Jiu-Jitsu Letter


The idea that you need to compete “at least once” is pretty common. I suspect it’s just repeated a lot by those who’ve competed, so it just keeps getting repeated.

When someone takes up golf, does anyone tell them they have to “compete”? How about riding a bicycle, or dancing, or any number of activities one wants to participate in? If we talk about combat sports, people take up boxing, but they aren’t told they need to fight in a “real” match to “test” themselves.

People who’ve competed, and who say it’s so important to enter a tournament seem to me to be doing so out of a need to be consistent1. It’s human nature. Once one forms an opinion, they feel like they can’t change their mind. But it’s the evolved person who can change his mind, not caring about the outsider watching who dumbly calls out someone for it. You’re supposed to change your mind sometimes. It means you’re capable of learning.

I had a conversation with friends about this topic recently. Having a medal or two could be good for marketing. It could be shorthand for a prospect to see that I’m an effective jiu-jitsu teacher, even though it’s lazy thinking and wrong. And then I started thinking about whether a student who’s looking for that is right for my school anyway. No, of course not. The people that have been the biggest PITA to me have been the ones who’ve either trained elsewhere before or done a bunch of online “research.”2 We’re not right for everyone today, but we are eventually.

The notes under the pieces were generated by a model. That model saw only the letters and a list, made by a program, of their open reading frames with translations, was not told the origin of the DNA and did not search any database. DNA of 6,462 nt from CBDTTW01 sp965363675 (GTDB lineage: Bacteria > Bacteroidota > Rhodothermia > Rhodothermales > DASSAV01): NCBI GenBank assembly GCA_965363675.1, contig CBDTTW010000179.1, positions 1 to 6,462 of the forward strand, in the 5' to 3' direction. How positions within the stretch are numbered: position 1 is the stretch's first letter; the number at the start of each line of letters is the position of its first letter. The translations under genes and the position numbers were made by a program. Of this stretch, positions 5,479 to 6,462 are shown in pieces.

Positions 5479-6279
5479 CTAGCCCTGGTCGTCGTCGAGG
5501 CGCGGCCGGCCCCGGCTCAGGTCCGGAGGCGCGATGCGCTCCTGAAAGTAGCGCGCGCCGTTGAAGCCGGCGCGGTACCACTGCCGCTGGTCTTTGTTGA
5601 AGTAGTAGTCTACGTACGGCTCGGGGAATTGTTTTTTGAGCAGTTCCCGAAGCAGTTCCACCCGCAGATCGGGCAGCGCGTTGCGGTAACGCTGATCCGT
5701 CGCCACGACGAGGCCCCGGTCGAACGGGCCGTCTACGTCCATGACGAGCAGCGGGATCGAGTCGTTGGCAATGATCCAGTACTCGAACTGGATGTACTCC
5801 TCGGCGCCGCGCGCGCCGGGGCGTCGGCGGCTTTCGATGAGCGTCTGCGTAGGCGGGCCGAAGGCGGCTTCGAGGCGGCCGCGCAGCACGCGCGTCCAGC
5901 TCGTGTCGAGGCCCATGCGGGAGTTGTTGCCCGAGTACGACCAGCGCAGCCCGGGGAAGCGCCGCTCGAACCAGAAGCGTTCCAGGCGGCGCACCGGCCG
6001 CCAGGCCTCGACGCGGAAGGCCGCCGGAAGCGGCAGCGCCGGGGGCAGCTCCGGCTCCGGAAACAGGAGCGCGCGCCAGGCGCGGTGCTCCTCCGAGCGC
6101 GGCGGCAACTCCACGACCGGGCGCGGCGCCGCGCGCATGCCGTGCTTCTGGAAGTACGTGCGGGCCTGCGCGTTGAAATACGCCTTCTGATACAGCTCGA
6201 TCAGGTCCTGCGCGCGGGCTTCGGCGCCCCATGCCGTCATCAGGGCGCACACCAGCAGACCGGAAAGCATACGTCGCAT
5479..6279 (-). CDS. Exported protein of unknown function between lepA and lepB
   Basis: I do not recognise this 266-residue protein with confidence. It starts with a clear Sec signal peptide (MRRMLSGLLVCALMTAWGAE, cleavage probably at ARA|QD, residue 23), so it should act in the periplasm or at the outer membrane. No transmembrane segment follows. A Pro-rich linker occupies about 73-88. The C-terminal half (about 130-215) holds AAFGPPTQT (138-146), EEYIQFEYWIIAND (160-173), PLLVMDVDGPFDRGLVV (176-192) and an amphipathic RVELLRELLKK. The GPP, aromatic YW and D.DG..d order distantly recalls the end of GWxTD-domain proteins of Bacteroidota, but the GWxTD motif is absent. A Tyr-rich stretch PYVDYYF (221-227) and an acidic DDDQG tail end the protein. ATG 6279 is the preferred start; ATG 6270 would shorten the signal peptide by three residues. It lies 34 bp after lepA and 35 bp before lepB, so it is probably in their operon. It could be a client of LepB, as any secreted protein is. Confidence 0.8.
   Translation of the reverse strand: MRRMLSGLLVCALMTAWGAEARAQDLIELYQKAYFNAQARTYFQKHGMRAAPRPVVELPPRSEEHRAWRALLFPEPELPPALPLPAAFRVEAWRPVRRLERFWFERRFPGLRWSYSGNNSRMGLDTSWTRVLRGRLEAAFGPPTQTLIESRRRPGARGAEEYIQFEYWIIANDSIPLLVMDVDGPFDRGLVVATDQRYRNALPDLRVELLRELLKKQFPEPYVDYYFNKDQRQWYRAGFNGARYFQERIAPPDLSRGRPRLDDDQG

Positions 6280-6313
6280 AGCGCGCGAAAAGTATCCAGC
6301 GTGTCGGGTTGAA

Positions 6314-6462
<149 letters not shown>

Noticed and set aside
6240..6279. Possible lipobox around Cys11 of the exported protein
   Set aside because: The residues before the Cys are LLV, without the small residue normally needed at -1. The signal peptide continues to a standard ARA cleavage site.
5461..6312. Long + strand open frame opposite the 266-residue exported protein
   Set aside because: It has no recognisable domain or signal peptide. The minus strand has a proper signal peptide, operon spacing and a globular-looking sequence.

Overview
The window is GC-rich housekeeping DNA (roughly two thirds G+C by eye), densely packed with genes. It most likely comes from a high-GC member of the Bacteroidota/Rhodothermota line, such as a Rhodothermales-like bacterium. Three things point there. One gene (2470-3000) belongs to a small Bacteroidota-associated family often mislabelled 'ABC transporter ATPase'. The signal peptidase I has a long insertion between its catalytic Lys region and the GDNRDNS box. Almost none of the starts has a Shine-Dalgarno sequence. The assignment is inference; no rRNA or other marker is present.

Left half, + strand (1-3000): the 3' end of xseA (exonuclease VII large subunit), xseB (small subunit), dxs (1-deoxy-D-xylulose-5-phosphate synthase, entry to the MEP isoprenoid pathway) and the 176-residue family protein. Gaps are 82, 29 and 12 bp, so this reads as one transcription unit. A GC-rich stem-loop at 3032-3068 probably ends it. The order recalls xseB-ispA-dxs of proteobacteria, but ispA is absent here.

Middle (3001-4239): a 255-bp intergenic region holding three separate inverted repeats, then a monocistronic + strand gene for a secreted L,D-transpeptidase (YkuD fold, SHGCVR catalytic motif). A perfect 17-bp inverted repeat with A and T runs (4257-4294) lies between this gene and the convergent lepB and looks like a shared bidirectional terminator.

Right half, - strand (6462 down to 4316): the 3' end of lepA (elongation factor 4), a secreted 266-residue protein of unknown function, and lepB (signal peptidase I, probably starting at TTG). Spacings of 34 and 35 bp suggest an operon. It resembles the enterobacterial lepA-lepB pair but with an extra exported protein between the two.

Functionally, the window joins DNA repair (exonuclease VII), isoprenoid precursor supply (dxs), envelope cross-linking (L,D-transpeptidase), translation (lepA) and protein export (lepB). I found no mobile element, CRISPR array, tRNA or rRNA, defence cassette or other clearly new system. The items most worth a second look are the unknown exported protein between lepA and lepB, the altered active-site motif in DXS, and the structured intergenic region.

Will I ever compete? Maybe? I don’t know. I don’t care to today, but I did once, and I may want to again later. I can change my mind. And maybe, just maybe I’ll be one of those people who end up saying it’s important.3

  1. Read Emerson. Read Cialdini. Also, this is how people get sucked into loyalty to bad people. The problem is sometimes we don’t see the bad until we’ve committed, and then it feels hard to move away. ↩︎

  2. Generalizing here, but it’s the types that would ask for advice on r/bjj or Instagram. ↩︎

  3. Doubtful. ↩︎

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